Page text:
(David Mansdoerfer) – Currently, Nevada has an official unemployment rate of roughly 12% – the highest in the United States. This, however, doesn’t even begin to describe the dire economic situation Nevada is currently in. Outside of the ‘official’ unemployment rate, which only takes into account those who are actively looking for a job, the U6 unemployment rate, which includes people who are underemployed and have given up looking, is now at 23.7%.
So, in non-policy wonk talk, this means that nearly 1 in 4 people who reside in Nevada are currently unemployed or underemployed. What is confusing about this, is that one would generally expect that government regulations are the contributing factor to why the unemployment rate is so high. Yet, according to the Tax Foundation, Nevada’s state and local tax burden is second in the nation while its business tax climate ranks fourth.
If this is the case, why was Nevada hit so hard during the recession? Furthermore, why has Nevada’s growth been stagnant?
As someone who prescribes to classical economics, my initial hypothesis would come in three statements.
First, Nevada’s economy suffers from structural unemployment issues.
– Currently, only 21.5% of Nevada residents over the age of 25 have attained a bachelor degree. This is lower than each of Nevada’s neighboring states by at least 2% and in some cases up to 8%. For businesses to be comfortable moving their operations to Nevada, they have to know that there are enough potential employees to staff their operations.
Until now, the Nevada job market has had little need for employees with bachelor degrees. Now, in order to be competitive, Nevada needs to encourage higher education and focus specifically on UNLV increasing their paltry 40.6 percent six year graduation rates.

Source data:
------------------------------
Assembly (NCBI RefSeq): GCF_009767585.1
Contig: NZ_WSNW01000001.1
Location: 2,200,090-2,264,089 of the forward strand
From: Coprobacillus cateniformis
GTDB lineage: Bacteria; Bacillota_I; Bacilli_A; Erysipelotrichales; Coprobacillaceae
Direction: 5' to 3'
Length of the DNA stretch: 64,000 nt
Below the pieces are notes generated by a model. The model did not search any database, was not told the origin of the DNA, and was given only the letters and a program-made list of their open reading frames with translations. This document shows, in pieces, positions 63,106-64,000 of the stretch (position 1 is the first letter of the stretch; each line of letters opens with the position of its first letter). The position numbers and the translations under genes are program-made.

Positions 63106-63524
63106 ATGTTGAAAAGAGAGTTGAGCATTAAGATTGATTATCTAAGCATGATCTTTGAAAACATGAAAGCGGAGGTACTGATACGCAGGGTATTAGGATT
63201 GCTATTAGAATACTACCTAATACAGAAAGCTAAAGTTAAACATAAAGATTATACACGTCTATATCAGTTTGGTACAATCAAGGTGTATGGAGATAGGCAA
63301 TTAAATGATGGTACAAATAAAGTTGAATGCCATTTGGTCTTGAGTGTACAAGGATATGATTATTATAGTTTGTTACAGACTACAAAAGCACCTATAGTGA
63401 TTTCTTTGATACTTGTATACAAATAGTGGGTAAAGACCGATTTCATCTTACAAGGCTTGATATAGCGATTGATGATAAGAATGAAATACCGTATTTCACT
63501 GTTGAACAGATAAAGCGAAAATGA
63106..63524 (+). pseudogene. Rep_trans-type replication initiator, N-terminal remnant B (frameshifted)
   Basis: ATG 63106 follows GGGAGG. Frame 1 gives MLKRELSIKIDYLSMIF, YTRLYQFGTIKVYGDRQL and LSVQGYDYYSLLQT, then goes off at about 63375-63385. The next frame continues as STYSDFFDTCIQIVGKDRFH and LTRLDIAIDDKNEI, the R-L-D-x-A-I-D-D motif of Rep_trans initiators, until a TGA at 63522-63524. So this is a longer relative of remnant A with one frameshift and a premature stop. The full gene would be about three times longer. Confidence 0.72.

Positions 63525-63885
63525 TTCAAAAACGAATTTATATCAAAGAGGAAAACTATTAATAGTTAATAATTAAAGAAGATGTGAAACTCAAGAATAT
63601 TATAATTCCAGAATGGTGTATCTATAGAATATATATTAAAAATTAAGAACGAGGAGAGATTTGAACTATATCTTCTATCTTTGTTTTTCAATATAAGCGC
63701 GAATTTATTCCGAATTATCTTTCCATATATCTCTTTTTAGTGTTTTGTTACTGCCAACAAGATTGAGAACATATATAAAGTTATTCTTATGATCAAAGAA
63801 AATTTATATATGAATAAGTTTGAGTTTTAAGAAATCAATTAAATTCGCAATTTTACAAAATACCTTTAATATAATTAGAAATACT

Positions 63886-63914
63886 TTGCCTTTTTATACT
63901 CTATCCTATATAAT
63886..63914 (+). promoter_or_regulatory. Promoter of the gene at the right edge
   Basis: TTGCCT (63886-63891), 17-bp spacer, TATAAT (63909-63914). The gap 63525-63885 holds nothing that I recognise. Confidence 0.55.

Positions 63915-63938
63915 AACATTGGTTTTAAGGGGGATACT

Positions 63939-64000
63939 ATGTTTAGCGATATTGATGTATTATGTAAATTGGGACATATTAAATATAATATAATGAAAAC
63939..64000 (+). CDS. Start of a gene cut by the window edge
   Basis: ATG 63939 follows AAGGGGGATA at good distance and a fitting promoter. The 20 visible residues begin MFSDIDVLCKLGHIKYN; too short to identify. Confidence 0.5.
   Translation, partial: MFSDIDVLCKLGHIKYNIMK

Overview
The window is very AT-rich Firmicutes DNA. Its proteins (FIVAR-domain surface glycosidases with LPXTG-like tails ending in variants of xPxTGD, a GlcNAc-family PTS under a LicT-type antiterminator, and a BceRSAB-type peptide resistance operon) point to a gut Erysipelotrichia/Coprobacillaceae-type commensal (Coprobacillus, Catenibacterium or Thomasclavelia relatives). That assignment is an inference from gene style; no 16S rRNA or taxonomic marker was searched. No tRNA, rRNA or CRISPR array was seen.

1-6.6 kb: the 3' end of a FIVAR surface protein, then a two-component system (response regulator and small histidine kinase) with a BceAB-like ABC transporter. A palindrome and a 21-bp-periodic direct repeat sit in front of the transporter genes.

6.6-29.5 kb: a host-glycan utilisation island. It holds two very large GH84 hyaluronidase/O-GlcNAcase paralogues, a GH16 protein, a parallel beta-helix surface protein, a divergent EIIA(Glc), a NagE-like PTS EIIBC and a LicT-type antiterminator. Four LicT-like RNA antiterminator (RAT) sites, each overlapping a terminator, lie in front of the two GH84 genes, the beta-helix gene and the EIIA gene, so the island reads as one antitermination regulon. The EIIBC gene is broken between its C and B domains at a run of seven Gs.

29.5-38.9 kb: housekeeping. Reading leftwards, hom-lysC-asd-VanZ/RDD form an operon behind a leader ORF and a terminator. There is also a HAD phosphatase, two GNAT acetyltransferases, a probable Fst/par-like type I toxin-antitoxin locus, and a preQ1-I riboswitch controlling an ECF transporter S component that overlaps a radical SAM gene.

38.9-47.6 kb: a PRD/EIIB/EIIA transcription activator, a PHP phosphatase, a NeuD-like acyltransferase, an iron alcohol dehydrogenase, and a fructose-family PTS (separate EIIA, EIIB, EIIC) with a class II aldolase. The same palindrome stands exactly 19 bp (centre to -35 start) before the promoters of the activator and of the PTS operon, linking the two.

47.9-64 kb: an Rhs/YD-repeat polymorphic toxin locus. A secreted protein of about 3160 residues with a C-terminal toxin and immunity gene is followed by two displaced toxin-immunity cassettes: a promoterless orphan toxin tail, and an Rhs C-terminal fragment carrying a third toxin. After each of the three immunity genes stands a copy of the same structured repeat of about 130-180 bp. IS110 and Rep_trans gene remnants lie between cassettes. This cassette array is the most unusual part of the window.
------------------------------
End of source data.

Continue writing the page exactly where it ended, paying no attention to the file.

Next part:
Second, even though Nevada has a business friendly climate, it lacks the infrastructure to support potential businesses.
– In addition to the lack of qualified employees, Nevada is wholly reliant on its service industry and lagging behind in its information technology and manufacturing sector. In order to attain significant growth, Nevada must look at developing the infrastructure to support the information technology and manufacturing companies that are currently fleeing California by the thousands.
Third, Nevada has been overly reliant on hotel/casino tourism and real estate and needs to diversify its economy in order to sustain true economic growth.
– The three most important sectors to Nevada’s economy, real estate, hotels/tourism, and construction, are particularly susceptible to market downturns. In order to mitigate future economic recessions, Nevada must diversify its economic portfolio to include sectors that are less susceptible to market downturns.
While the recession has been extremely tough on the state of Nevada, and the road ahead looks long, Nevada is positioned to exit this recession looking leaner and meaner than before. As any classical economist will tell you, recessions create an efficient economy.
In Nevada’s case, it has the opportunity to learn from past mistakes and benefit immensely from the mistakes of neighboring states like California who continue to tax and regulate businesses into fleeing the state.
As the 2012 election cycle kick off soon, Nevada residents should be looking for three things from their elected officials.
1. A way to improve Nevada’s higher education system. (And no, this does not mean more money)
2. A structural improvement plan to make Nevada more attractive for manufacturing and information technology companies.
3. A plan to diversify Nevada’s economy to include sectors that aren’t as susceptible to economic downturns.
With these three things, Nevada can once again attain its pre-recession form and begin benefitting from its low tax burden and highly rated business climate.
(Mr. Mansdoerfer is the Director of Federal Affairs for Citizen Outreach)